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Do buzzwords undermine a woman’s role in leadership?
The business world loves a buzzword, but why have we coined so many to describe the state of a woman in leadership? From “Mumpreneurs” to “Girl Bosses”, numerous studies have shown that most women find these terms patronising and negative, undermining of their achievements. On the other hand, many female business leaders wear these terms with pride, as a symbol of empowerment.
So, what are the buzzwords, why do we have them and what should we do with them? Let’s explore.
Instagram currently counts over 1.2 million uses of #Mumpreneur as opposed to only 69 thousand counts of #Dadpreneur.
Coined in the 1990s, Mumpreneur literally is used to describe a woman raising her children alongside her business brainchild at the same time. Like all debates, there are two sides. Some might view the Mumpreneur title as a testament to the power of women, and there exist many self-proclaimed Mumpreneurs who feel they actually are different to their male counterparts, that they have defied the odds against them and managed to succeed in business – traditionally, a man’s world.
Others view the slogan as one that prevents women from being taken seriously, that this version of entrepreneurship signifies little more than a “cute” side hobby during maternity-leave, and that female entrepreneurs should be treated differently, perhaps more delicately, than their male counterparts. The question here is whether Mumpreneurship is actually perpetuating the age-old tradition that a woman’s role as mother is her true and only real career.
Not just a CEO but a She-E-O! Should we really single the female Chief Executive out as different from any other CEO? Here’s a fun fact: there were more CEOs called “Peter” than there were women CEOs in the FTSE 100 until July 2020 (six, versus five). That number has since levelled out, but maybe the She-E-O does deserve her distinct title because she is practically an endangered species. Maybe the She-E-O is important while we still do not have gender parity in the workplace, so that young women and girls have someone like them to look up to, as a symbol of hope and a reminder that women can and should aim for the top.
The question behind it all is when will the glass ceiling dissolve into oblivion and we no longer feel the need to use the appointment of a woman CEO as a PR publication?
Girl Boss/Boss Babe
Is this a backfired empowerment slogan? Popularised in 2014 by American Entrepreneur Sophia Amoruso, borrowed from a 1975 Betty Davis album, the intention was to paint the “girl boss” as a boundary slayer, a glass ceiling shatterer, one who defied all odds to get to the top. Perhaps Girl Boss does give young women an idol to look up to and a future version of themselves to aspire to. Many view Girl Boss as a term of empowerment, backed by good intentions and made popular by women themselves.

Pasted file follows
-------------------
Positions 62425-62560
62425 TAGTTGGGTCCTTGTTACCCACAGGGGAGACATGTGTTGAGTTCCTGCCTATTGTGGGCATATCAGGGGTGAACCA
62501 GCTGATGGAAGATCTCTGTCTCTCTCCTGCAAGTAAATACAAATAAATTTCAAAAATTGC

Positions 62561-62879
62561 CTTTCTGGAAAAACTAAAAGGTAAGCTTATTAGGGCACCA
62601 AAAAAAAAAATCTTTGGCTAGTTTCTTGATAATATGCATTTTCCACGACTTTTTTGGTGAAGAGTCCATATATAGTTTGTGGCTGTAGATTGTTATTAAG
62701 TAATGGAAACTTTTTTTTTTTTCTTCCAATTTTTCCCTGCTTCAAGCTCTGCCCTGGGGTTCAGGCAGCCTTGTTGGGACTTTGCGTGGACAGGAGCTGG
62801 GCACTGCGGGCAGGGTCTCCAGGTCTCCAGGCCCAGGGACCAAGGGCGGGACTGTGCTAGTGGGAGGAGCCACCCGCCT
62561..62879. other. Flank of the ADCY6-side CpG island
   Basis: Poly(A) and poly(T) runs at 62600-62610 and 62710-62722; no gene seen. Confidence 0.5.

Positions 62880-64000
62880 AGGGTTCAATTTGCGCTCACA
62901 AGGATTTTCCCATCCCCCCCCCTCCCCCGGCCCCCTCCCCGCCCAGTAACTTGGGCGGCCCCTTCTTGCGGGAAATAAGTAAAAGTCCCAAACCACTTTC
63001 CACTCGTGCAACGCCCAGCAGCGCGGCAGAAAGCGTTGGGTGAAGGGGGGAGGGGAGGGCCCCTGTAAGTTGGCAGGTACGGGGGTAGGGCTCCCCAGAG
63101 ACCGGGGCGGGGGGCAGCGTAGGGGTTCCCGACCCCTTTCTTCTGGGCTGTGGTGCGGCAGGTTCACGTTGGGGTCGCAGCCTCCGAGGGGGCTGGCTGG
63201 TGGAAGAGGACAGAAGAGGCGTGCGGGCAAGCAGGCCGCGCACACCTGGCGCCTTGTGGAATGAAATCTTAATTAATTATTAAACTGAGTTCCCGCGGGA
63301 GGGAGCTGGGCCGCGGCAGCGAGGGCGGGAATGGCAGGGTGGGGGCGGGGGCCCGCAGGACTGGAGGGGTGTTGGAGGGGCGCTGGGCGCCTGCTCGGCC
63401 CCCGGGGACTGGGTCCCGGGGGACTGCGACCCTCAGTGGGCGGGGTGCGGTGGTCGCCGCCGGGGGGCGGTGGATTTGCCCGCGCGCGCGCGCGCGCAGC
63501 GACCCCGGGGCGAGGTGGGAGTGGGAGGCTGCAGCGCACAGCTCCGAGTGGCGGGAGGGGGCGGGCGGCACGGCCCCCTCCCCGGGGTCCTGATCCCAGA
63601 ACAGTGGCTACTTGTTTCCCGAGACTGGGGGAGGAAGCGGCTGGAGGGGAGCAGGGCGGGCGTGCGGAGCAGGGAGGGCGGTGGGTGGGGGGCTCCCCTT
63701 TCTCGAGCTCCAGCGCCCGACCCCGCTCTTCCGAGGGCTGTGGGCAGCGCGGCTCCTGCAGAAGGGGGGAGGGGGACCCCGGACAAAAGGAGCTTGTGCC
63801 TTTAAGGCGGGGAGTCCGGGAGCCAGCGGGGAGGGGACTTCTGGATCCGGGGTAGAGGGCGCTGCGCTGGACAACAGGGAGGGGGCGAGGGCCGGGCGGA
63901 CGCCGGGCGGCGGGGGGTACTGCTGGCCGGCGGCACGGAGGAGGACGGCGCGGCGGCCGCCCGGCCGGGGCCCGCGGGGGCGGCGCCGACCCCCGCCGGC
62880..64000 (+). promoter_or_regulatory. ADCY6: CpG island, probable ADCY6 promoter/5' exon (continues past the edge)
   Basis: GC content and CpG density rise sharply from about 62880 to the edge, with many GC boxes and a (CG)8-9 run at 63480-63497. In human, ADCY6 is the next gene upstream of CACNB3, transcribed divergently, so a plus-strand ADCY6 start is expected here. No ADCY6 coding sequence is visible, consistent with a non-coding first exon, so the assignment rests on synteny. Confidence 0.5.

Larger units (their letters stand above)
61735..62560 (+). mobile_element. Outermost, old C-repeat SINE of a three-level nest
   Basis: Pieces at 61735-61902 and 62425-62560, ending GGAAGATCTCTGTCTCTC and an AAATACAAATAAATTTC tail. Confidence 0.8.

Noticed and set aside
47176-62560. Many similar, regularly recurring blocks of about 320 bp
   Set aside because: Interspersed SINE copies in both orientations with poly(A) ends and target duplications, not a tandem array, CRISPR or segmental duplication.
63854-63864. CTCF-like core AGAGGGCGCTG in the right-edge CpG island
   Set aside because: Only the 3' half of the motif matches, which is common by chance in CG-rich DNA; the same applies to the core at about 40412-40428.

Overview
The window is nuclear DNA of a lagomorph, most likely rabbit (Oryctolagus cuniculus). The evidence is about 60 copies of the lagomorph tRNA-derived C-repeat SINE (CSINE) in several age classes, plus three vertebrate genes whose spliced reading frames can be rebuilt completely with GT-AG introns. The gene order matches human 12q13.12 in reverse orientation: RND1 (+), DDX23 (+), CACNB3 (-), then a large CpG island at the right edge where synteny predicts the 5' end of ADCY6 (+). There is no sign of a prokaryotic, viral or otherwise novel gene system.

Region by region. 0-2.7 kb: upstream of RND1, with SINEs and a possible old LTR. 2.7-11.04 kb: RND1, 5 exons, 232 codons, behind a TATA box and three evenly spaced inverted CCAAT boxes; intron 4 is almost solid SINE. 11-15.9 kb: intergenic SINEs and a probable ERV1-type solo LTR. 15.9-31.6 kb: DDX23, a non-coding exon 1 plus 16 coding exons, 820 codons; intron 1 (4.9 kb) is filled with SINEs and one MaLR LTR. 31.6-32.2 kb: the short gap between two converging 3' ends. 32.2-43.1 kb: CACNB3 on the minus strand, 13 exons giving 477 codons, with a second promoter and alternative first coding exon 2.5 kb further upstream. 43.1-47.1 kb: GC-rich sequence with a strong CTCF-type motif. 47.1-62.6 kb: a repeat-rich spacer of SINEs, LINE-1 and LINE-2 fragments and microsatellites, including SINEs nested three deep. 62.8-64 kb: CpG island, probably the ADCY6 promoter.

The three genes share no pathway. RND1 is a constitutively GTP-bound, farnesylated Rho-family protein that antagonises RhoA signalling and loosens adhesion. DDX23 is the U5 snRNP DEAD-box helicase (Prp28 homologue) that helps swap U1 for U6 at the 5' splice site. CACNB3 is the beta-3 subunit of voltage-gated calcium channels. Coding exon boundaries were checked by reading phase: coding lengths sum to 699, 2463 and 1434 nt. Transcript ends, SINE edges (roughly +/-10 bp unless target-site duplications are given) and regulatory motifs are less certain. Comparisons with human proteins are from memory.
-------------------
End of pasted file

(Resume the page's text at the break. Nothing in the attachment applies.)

But does the intended meaning really translate? Does this empower the girl who’s risen to play with the “big boys”, or does it make her seem less serious, less capable, inexperienced, small, even inferior? The fact that she’s not just a boss, but that her gender comes into her title, suggests that the “girl boss” is not considered an equal to her peers.
More than a slogan, there’s a certain look associated with the “girl boss” too, a fashionista, brightly coloured, suited, booted and slaying, as if being a “girl boss” is a style trend rather than a legitimate career path. We have to wonder then, whether that mean the “girl boss” will rise and fall as all trends do.
Buzzwords or not, we need to keep striving for gender parity in the workplace and now that the world has presented us with an opportunity to re-evaluate the things we hold dear and take for granted at work, it’s a great time to start thinking about the role of women in that space.
What do women bring to the workplace? Why is it important to consider that? What can we do to make work fairer, more accessible, and more inclusive for our diversifying workforce, so that women don’t have to keep fighting against their gender in their careers? Labels, slogans and buzzwords aside, it’s time to start treating each other as equals, with equal opportunities, equal rights, and equal terminology.
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